Fort Pong Patchamit is an Bangkok fort built in 1852 in Khlong San on the west bank of the Chao Phraya River. Only a small section of the walls remains today. The rest of the fort was demolished over the years.
In 1949 the Fine Arts Department registered Fort Patchamit as a national monument to protect it from further destruction.
In October 2007, a surprising discovery added a new twist to the history of this old fort.
Located in Khlong San district on the other side Chao Phraya River the fort is completely off the tourist track. It’s so obscure that you’ll need to look hard to find it.
The name of the fort is spelt as Pong Pajjamitr in some documents. This is the direct transliteration of the Thai letters to English but it’s going to be a tongue twister for non-Thai speakers.
The tourist information board near the fort spells the name as Pong Patchamit which is closer to the way the name is pronounced.
The fort is located in Soi Lat Ya 21 just behind the Khlong San district office. There’s an apartment block just next to the fort, likely to be the homes of the district officials and their families.
Go past the gate and walk along the lane till you see the walls of the fort on your left lined with hedges.
There’s a small park behind.
To get into the fort you’ll need to go through the main gate of the district office, inform the security you are visiting the fort, and walk through the buildings to a flight of steps. The space up on the ramparts has been converted to a little nursery.
Access to the fort can also through the main gate of the apartment block just next to the fort. Please ask the residents for permission first.
History of Fort Pong Patchamit
This old fort was built in 1852 in the reign of King Rama IV (1851 – 1868) one of eight forts to be built on the west bank of the Chao Phraya opposite Bangkok as a defence against any naval threat along Chao Phraya River.
Three years later the Bowring Treaty was signed which opened up Thailand to foreign trade. In the next decade, the steam ship replaced the sailing ship and foreign shipping to Bangkok rose sharply.
In the reign of King V (1868 – 1910), the fort was taken over by the Harbour Department to track the movement of visiting ships.
It was the custom then to hoist flags to indicate the owners of the trading vessels that were arriving or departing from Bangkok.
That flag pole was originally located within the walls of the fort.
In the reign of King Rama VI (1910 – 1925), the flag post was moved to its current location about 50 m away of the old fort (at the junction of Lat Ya Road and Soi Lat Ya 21).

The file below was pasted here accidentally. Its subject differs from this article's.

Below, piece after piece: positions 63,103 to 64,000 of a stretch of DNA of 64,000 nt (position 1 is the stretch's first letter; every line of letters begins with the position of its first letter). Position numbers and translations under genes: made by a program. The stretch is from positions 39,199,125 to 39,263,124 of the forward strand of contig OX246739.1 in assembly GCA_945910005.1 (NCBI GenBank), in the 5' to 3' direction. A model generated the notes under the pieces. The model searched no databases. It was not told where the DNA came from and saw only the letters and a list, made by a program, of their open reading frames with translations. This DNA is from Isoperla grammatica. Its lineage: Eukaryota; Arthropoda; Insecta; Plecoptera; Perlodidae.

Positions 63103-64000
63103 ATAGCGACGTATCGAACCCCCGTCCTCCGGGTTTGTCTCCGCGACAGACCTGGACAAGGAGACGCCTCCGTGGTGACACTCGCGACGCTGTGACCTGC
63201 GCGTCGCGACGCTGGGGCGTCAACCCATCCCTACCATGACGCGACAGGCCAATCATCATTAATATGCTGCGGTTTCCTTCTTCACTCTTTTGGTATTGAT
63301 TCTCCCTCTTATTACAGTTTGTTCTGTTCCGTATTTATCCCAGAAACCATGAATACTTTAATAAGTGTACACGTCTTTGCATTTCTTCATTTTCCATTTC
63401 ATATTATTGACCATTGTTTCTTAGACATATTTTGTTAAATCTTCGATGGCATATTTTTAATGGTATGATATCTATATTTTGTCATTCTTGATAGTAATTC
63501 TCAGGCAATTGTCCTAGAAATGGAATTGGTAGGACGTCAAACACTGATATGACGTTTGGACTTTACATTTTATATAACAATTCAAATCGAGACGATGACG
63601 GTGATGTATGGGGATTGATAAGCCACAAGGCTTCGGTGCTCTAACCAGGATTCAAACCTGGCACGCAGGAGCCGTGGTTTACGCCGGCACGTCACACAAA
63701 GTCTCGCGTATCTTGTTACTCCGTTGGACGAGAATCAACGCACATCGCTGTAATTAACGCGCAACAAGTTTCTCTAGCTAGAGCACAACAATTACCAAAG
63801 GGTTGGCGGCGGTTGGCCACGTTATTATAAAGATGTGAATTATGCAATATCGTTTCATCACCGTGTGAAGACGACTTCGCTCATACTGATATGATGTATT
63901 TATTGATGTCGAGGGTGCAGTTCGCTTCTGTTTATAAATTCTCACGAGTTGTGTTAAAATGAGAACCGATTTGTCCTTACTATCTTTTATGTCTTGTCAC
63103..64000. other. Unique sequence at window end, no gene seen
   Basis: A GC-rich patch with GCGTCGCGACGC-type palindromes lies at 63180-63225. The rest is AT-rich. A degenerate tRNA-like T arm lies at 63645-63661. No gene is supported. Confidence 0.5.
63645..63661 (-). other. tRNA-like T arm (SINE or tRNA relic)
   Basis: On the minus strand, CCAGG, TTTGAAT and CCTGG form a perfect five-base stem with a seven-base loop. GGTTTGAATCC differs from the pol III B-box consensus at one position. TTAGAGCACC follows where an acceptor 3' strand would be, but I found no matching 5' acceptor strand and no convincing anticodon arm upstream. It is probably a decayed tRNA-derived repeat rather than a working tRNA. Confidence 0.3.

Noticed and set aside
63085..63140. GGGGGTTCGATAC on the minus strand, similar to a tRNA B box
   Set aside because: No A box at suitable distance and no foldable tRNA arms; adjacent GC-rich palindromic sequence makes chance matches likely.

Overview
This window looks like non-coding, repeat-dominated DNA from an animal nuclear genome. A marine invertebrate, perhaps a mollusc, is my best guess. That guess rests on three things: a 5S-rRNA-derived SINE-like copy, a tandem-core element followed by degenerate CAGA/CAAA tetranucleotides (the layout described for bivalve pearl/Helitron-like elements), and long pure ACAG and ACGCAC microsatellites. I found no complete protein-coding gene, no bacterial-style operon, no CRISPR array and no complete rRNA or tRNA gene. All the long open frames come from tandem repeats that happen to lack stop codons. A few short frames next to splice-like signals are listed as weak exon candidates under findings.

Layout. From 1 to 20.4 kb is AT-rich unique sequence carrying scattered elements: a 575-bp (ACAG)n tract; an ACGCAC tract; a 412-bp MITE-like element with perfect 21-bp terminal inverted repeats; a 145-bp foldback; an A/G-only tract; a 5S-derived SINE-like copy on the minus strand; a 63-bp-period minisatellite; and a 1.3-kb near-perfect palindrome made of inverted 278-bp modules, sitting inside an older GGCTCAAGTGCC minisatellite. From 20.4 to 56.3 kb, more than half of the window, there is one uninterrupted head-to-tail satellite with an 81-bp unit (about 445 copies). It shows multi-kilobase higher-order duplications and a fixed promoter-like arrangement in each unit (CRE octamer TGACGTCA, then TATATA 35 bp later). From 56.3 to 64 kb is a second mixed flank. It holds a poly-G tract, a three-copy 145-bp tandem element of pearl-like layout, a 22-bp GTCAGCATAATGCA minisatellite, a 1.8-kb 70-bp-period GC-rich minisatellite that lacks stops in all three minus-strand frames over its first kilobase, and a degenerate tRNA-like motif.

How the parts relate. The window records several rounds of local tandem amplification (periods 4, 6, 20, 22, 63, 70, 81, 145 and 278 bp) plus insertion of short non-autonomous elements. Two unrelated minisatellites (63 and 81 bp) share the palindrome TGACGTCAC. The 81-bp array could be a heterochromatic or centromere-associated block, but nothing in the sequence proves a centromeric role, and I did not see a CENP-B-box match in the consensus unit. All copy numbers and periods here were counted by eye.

Unfortunately seven of the eight forts were completely destroyed to make way for new construction. (Of the 14 forts on the Bangkok side only two remain.) At least 80% of Fort Pong Patchamit was destroyed too.
The local authorities even wanted to destroy the remaining wall until the Fine Arts Department stepped in. In 1949, the remaining sections of wall were registered as an national monument.
Fort Pong Patchamit in recent years
For the next 58 years, the old fort stood in one corner of Khlong San at the end of Lat Ya Road, a forgotten monument, until October 2007, when it hit the news.
The plot of land adjacent to Fort Pong Patchamit was assigned to be the site of the new Khlong San district office.
When construction workers excavated the site to lay the foundation, they had a surprise.
They found 90 old teak logs; old clay pots, some pestles and a cannon barrel buried 2m below the ground.
These are believed to remains of the old fort that was destroyed years ago.
It is unclear what happened to the old relics. Whatever the case, construction continued and the new Khlong San district office is now completed. The cannon are on display in front of the completed district office.
So if you like old forts, take a trip across the river and drop in at Fort Pong Patchamit. An old place like this deserves some attention.
How to get there
Take a Chao Phraya River boat from the Sathorn pier to N3 Si Phraya pier. Walk out of the boat pier past the Royal Orchid Sheraton and go to the ferry pier on the other side of the hotel.
Take a ferry to cross over to the Khlong San market that’s just next to the Millennium Hilton. Walk through the market to the main road, Charoen Nakhon Road and turn right. At the next junction, turn right again into Lat Ya Road.
If you wish to go inside the fort, you’ll need to go through the district office which is only open during office hours. Viewing the fort from the outside can be done anytime. Admission is free.
Hotels near the old fort
These are some of the hotels nearby; about 5 minutes ride by taxi and in some cases within walking distance.
Focal Local Bed & Breakfast Ibis Bangkok Riverside
Millenium Hilton Bangkok Peninsula Bangkok
To return to Bangkok Forts